Outside Staples Arena Tuesday night, the capacity crowd was mostly calm, cool, collected – with isolated pockets of agitation and activism.
Holding tickets in hand and filing slowly through a dozen doors past bronze statues of Los Angeles basketball icons Jerry West, Magic Johnson, and Kareem Abdul Jabbar, it was a diverse crowd – roughly equal parts white, Hispanic, Black, and Asian – reflecting America’s most racially diverse city.
The fans were there for the first Los Angeles Clippers playoff game since the bombshell announcement that the NBA had hit team owner Donald Sterling with everything it had: banned for life, the maximum fine of $2.5 million, and promises to seek his ouster as owner.
The police presence was low-key – officers on bikes, one helicopter overhead. Conversations were amiable, if competitive.
“You all are gonna lose,” said one Clippers fan to out-of-towners identified by their Golden State Warriors sweatshirts.
“Yeah, but we got a better owner,” came the reply.
No argument there. Signs saying things like “Love basketball, not racism,” “must have new owner … vote for sale,” and “If Sterling stays, boycott Clipper games,” were ubiquitous.
The Los Angeles Chapter of Al Sharpton’s National Action Network led chants: “No justice, no peace.”
Local broadcast TV crews were on the scene, doing stand-ups and interviews and zooming in on signs. A longer one read: “Racism does not have a good track record. It has been tried out for a long time, and you’d think we would want to put an end to it, instead of putting it under new management.”
The holder of that sign was Alberto Castro, a.k.a. “Steak.”
“I don’t think this is just about L.A., but the whole country,” he told his interviewer. “These attitudes are everywhere, and the main thing is to let people know racism needs to stop now. You know it probably will never end, but I’m here to let people know it should.”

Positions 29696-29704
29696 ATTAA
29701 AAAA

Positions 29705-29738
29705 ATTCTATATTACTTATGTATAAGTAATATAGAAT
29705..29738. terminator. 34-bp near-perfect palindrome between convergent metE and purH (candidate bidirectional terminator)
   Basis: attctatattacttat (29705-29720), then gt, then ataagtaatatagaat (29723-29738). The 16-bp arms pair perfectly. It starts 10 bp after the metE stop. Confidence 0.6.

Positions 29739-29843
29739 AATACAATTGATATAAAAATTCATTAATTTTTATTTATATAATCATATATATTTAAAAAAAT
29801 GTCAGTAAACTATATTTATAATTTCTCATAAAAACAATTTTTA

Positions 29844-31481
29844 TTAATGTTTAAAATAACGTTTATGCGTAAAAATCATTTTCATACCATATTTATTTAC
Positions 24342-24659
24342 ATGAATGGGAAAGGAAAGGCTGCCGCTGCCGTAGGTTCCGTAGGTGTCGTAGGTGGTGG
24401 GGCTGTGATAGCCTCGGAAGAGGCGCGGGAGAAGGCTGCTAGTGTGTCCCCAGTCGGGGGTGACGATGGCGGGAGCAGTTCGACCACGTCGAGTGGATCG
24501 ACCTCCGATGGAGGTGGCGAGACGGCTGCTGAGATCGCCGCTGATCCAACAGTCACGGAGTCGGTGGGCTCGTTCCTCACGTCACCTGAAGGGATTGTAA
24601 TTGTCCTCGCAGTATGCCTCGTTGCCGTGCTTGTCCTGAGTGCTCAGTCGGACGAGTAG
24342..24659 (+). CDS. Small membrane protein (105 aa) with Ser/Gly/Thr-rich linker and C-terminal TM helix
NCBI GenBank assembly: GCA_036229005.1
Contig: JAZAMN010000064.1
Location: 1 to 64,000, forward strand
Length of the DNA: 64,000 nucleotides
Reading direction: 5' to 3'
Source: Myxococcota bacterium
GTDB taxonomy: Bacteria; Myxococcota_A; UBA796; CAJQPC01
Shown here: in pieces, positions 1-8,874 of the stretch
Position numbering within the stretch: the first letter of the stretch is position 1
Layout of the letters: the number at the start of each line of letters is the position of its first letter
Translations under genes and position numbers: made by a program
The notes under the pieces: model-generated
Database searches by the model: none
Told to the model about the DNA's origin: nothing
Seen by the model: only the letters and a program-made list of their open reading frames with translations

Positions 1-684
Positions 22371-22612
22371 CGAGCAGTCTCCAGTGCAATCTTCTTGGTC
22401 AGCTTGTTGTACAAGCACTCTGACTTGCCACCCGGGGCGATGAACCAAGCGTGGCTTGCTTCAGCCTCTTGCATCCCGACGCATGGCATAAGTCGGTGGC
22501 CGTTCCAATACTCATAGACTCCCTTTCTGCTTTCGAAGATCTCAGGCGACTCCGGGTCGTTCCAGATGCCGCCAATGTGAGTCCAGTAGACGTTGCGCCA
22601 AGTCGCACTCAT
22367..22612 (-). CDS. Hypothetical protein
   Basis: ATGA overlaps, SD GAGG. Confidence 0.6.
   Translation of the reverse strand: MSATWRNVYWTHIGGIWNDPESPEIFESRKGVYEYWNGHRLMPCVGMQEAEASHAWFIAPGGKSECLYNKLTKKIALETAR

A similar sentiment is shared across the street by Nana Letran, a Guatemalan immigrant who runs a customized air-brush printing business, standing with her son, Jesse Lopez.
“People have to understand that this is an everyday thing that goes on in every city in the nation,” she says. “We just have to stand up about it the way we are now, not just today but every single day.”
A positive from the episode, she says, is that it underlines what she has been trying to teach her two sons – one 12, one 15 – since they were born.
“This has opened their eyes. I’ve always had that conversation with them about accepting people for who they are, whatever their color or nationality. This shows how bad it is and how nobody should be able to make comments like Sterling did.”
Jesse, her older son, nods: “How can he make racial comments like that in a league where the vast majority of players is African American? It’s unacceptable.”
Michael Anderson, a stage designer, disagrees, and knows he is in the small minority.
“This has been way overblown,” he says, agreeing with Donald Trump, who has said the episode has a “gotcha” quality and should be overlooked because it was a private conversation. “They are trying to take away what he started just because he made a mistake. He just got caught talking to someone who’s not his wife. No big deal. Just deal with it.”
Standing in the street just feet away is Amber Scott, a paralegal who traveled from Beverly Hills after a full day of work to hold her sign: “Racism is illegal.”
“If we have to be the first city to oust an NBA owner for his racism and bigotry, then so be it. He is in power and he has the power to fire and hire and promote from within and deny employment opportunities – and someone with that racist mentality does not deserve that right,” she says.
Depending on who buys the team, she says, she is prepared to continue the fight.
“If this happens again, we just have to keep saying and doing this over and over until people make this a thing of the past,” she says.
Not far from that conversation, Molly Bell is telling another reporter that she feels betrayed by Donald Sterling’s comments because the black community was vital to the Clippers in its early days.
“You know why the Clippers have been able to play all these years? Black folks,” she says, explaining that the team bused in fans from Watts and Compton for years to keep the seats filled when attendance wasn’t so good. Now she says that hearing Sterling tell his girlfriend not to bring blacks to the games, she says she wants no part of the team.
Fast forward to the end of the game: Clippers won 113-103 to take a three-games-to-two series lead.
The “fans were awesome, as good as I’ve ever seen,” Clippers Coach Doc Rivers said. “They were unbelievable. You think that it’s just the players going through this. But it was everybody. Almost everyone wanted to exhale tonight.”